If you are like me, you get LOTS of phone calls from unknown numbers. I have friends all over the planet so I had to sit down and enter their numbers and information into my phone so I could just stop accepting calls from numbers I didn’t recognize.
There is a reason for this. Phone scams are becoming more sophisticated and with the resources available to them, more likely to be designed to skim information from your conversation and use it in online purchasing or other forms of shopping where your voice could be utilized and construed as agreement.
Use an unexpected greeting.
My first line of defense: know who’s calling you. If you don’t know the number, it probably isn’t someone you know. But if you answer it, don’t start your conversation off with “Yes.”
When I don’t recognize the number, I respond with “Ghostbusters, whaddaya want?” All my friends know me, and recognize this as a valid greeting.
Any response which does not match the nature of the question, are immediately hung up on.
Grill the caller.
If I choose to answer the call, I am very careful to reveal nothing about myself, while I determine if this call is a legitimate one. Calls from the IRS, or any other government service can be ignored. Threats from government agencies tend to come on paper, especially if you owe them money.
No one can help you with your computer over the phone, especially if you haven’t ever talked to them and even if you DO have a virus, these are not the people you want to open your computer up to.
In short, your telephone is now one more vector for scammers, hackers, phishers and other kinds of phone scammers to try and separate you from your money.
Know whose on the other end before you pick up the phone. If you can configure your phone to send unknown numbers to voicemail, that is the best way to go. Scammers don’t leave messages.
Say something unusual to ferret out the bots.
When in doubt, it is always good to respond to a caller you don’t recognize with something completely bizarre to see if you can determine if it is an automated service (which have grown so good, it is hard to tell them from a real person.)
“Would you like smallpox with that?”
“Hi, I’m a Pastafarian. Have you heard of the Noodley goodness of our Lord and Savior, the Flying Spaghetti Monster?”
Questions like these reveal just how problematic calling agencies have become and will almost always reveal a computer trying to find a way to convince you to use, buy, or give away information to them.
Remember Fox Mulder’s advice: Trust no one (on your phone.)
The last thing you want to remember about your smartphone is: It isn’t just a phone, it’s a computer. When you download applications to your phone you are giving programmers access to the information stored on your phone.
Always do your best to get reputable applications on your phone. Monitor the permissions applications ask for before you install them. If the permissions seem excessive, this may be your first indication there is something wrong with this application.
Check online reviews and reputable magazines. You may have to do a bit of online detective work to be certain an application is safe to use. It won’t you to know more about the apps you allow on your phone.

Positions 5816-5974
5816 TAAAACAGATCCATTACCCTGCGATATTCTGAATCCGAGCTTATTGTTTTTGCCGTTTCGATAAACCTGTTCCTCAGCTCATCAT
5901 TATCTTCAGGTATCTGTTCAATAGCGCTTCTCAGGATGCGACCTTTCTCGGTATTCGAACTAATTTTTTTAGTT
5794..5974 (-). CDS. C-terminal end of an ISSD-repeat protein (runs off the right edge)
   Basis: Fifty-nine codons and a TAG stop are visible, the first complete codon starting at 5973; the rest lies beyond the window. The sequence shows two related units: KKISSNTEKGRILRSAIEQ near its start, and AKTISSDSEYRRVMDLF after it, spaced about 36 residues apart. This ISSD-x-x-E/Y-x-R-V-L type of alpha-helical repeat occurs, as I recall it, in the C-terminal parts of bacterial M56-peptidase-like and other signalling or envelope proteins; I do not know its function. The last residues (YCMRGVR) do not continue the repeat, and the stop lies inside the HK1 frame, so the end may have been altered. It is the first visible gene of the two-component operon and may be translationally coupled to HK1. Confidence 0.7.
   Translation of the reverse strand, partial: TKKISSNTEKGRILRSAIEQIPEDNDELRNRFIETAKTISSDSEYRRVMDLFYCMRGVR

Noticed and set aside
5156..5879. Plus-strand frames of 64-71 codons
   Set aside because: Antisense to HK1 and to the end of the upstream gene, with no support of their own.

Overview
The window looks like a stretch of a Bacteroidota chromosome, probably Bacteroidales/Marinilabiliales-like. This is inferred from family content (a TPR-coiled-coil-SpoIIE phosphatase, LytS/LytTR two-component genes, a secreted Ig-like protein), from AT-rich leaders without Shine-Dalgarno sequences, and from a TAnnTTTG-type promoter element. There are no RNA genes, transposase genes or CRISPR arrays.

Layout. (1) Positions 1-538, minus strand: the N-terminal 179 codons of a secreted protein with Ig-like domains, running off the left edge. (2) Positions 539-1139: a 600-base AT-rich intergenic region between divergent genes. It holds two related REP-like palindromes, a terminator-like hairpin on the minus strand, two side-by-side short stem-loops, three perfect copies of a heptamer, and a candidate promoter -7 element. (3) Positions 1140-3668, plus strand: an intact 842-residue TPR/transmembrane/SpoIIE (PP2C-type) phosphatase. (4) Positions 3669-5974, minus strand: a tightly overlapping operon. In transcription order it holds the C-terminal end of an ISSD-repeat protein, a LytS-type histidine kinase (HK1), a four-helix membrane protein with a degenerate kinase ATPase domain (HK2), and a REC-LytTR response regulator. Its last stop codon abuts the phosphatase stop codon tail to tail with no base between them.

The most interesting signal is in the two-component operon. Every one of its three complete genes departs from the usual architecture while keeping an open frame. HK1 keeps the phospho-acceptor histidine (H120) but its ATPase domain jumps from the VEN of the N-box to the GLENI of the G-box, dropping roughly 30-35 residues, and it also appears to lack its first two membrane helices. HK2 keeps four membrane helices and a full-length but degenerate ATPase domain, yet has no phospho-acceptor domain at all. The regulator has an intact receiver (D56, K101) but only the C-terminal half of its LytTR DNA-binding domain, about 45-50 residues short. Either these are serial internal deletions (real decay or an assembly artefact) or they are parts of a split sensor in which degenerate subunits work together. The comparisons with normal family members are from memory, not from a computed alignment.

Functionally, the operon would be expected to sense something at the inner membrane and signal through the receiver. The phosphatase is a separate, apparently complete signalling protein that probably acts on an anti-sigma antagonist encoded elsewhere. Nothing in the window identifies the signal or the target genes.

If you find your phone begins to act strangely, remove the app immediately. If your browser begins posting strange things, remove the app immediately. Only load one app at a time on your phone, to better monitor their behavior.
Back it up, routinely.
Most importantly: Back up your data on your phone. Should your phone go rogue thanks to a new but problematic application, you have the capacity to erase and restore your original settings, minus your data (which you surely store in the cloud somewhere, right?)
Get some security software and antivirus software you can trust. It may not be much but any defense is better than none at all. Right now, most people don’t understand their phone is a vulnerability they aren’t even thinking about yet.
Be mindful of online financial transactions with your phone.
This last statement may be a bit controversial, but I am okay with it. Don’t use your phone to shop online, use the bank online, or do any kind of financial transaction online. Not unless your phone has security software five layers deep.
Why? Despite the fact companies are wanting you to use your phone this way, it enables a host of ways for your phone to be used without your permission if a hacker can get your phone’s permissions and log on information.
Or worse, finds your physical phone and there is nothing preventing them from using your online social media because you use automated logins for all your services. For a time, they can know everything you know, go everywhere you go and do anything you can.
If you must use your phone this way, do not store your passwords in the phone or the browser. Establish a logon signin that is strong and complex. Treat your phone as the potential key to your financial and personal life that it is.
Lock it up. Keep it safe. Don’t use anything you can’t vet. Back it up regularly. Set it up with your vendor and be prepared to turn it off if you lose it.
Hard to hear but you can’t say you weren’t warned. I probably didn’t cover half of what you need to know, but this is a good place to start.
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